Meeting to revive peace wins support — but not US

UNITED NATIONS (AP) — The Arab League’s call for a ministerial meeting of the UN Security Council this month to revive the Middle East peace process won support Thursday from many council members but not the United States.

A series of proposals, agreed on by Arab ministers, would have the ministers call for a quick resumption of direct negotiations to settle the Arab-Israeli conflict and give the Security Council responsibility for overseeing efforts to set a timetable and agree on a format for the new talks.

The Arab League’s envoy to the United Nations, Yahya Mahmassani, said the goal is to have a constructive ministerial meeting with no acrimonious language “to get out of this vicious circle” of violence and no talks between the parties.

Qatar’s UN Ambassador Nassir Nasser, the only Arab member of the council, submitted the proposals to members on Wednesday and expressed hope the council would agree to a meeting on September 21, during the General Assembly’s annual ministerial session.

“The Middle East is the core of the world’s problems today,” Nasser said. “We want the council to be responsible for this peace process, and we have to push this because we try many initiatives and nothing happened.

“That’s why we end up like Lebanon case, and others. I think it’s about time that we discuss all issues in the council and try to reach … [a] new roadmap.”

Arab League foreign ministers insist the “roadmap” to Mideast peace unveiled in 2003 is dead and decided in mid-July to ask for a ministerial meeting of the council to launch a new international initiative to settle decades of conflict between Israel and the Palestinians, Syrians and Lebanese.

The roadmap was drafted by the United States, the United Nations, the European Union and Russia — known as the Quartet — and aimed to establish a Palestinian state by 2005. But Israel and the Palestinians have failed to carry out the parallel steps in the peace plan and it has languished.

The 15 Security Council members discussed the Arab League’s proposed points for a ministerial meeting, which were circulated Wednesday, at a closed meeting on Thursday.

Diplomats said most supported a ministerial meeting, with some stressing the need for an outcome — not just another debate.

“I think there should be greater effort because this conflict has lingered on for far too long now,” said Ghana’s UN Ambassador Nana Effah-Apenteng, a council member. “It’s having an impact all over the world.”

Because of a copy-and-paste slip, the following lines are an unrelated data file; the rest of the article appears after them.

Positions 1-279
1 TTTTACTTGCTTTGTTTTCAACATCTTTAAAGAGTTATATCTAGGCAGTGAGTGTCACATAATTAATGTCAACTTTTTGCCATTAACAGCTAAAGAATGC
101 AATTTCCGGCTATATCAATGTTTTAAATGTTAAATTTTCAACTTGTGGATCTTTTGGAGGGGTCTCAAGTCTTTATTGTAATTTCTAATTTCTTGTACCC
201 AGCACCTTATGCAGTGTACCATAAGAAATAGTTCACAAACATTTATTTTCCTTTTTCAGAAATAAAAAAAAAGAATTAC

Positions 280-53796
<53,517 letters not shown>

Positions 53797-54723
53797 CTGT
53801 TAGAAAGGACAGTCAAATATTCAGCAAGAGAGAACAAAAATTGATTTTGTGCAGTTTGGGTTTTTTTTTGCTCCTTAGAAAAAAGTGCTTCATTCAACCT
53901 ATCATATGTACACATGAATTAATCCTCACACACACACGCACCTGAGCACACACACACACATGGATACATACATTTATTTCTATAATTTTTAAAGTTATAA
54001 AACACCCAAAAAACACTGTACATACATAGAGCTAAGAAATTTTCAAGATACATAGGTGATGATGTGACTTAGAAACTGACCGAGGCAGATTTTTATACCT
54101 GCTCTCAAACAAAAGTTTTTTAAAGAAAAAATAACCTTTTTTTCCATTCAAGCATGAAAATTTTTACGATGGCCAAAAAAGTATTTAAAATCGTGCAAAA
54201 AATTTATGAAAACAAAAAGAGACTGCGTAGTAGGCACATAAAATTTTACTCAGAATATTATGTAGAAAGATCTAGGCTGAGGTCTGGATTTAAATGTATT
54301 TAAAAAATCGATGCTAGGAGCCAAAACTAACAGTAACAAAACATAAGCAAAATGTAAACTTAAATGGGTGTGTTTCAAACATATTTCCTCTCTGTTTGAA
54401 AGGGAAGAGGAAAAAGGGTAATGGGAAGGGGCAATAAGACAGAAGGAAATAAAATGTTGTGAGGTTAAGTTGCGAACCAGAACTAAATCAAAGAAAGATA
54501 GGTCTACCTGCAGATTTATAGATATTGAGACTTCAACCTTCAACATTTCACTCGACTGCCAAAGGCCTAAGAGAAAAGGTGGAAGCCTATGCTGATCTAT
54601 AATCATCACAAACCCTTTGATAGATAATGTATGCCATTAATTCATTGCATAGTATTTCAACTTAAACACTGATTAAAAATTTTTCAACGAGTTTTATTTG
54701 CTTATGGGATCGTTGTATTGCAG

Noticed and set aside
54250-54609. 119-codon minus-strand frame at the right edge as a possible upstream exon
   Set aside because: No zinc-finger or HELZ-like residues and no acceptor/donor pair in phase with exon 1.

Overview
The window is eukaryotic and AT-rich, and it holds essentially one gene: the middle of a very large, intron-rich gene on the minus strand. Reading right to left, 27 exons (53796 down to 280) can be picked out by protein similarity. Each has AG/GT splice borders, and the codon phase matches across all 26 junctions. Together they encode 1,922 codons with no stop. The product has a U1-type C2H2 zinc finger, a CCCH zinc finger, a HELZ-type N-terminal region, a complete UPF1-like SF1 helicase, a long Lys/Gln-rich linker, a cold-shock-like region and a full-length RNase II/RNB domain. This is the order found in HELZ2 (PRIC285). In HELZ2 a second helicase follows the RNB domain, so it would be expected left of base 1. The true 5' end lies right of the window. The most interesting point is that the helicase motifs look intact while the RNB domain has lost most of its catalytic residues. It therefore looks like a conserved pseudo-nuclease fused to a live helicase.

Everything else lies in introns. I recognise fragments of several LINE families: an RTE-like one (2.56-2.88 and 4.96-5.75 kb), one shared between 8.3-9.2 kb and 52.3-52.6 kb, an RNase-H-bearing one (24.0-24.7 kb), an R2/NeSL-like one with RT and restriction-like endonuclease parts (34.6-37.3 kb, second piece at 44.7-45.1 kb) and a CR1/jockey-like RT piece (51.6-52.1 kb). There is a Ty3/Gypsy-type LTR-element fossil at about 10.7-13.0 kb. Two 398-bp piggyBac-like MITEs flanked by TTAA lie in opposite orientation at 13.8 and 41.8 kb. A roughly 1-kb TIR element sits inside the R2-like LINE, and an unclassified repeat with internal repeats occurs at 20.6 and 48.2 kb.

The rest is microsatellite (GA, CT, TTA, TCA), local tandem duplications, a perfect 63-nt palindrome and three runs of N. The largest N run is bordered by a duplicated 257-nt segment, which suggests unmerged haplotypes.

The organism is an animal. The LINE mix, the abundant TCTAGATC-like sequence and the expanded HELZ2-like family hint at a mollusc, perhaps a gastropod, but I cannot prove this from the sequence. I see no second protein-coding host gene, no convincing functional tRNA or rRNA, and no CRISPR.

“We said that we supported the meeting… [but] there’s no point in holding a meeting unless something productive is going to come out of it,” he said. The Arab League’s proposal Wednesday “isn’t sufficient… We need more concrete stuff,” he added.

The United States, Israel’s closest ally, was the only country to speak against a ministerial meeting, saying it was “unequivocally opposed,” according to the diplomats, speaking on condition of anonymity because the meeting was closed.

Whether a compromise can be found to get the US onboard remains to be seen.

US deputy ambassador Jackie Sanders said that while the proposal submitted Wednesday tries to sound constructive, “we all unfortunately know that … when we get in a room or we get a document in front of us, there is a pattern of hostility toward one party and that’s Israel.”

“So we don’t want to add fuel to the flames right now, and that would be a major concern,” she said.

Given the complexity of the Mideast peace process, the United States doesn’t think that it’s possible to plan a ministerial meeting in less than two weeks, Sanders said.

Washington also doesn’t want to see the Quartet marginalised and the proposal leaves its role unclear, she said.

Asked whether the Arab proposal would mean the end of the roadmap, Qatar’s Nasser said: “We are going to build on what’s happened in the past, but we need a new package.” Israel’s UN Ambassador Dan Gillerman said last month he doubted a new Arab League initiative would fairly consider Israel’s security needs. He said the Quartet’s roadmap remains the only viable option for Mideast peace.

The Arab League’s proposal only mentioned the Quartet once — asking Secretary-General Kofi Annan to prepare a report “on possible mechanisms” to resume direct negotiations in close consultation with the parties to the conflict, states in the region and the Quartet.

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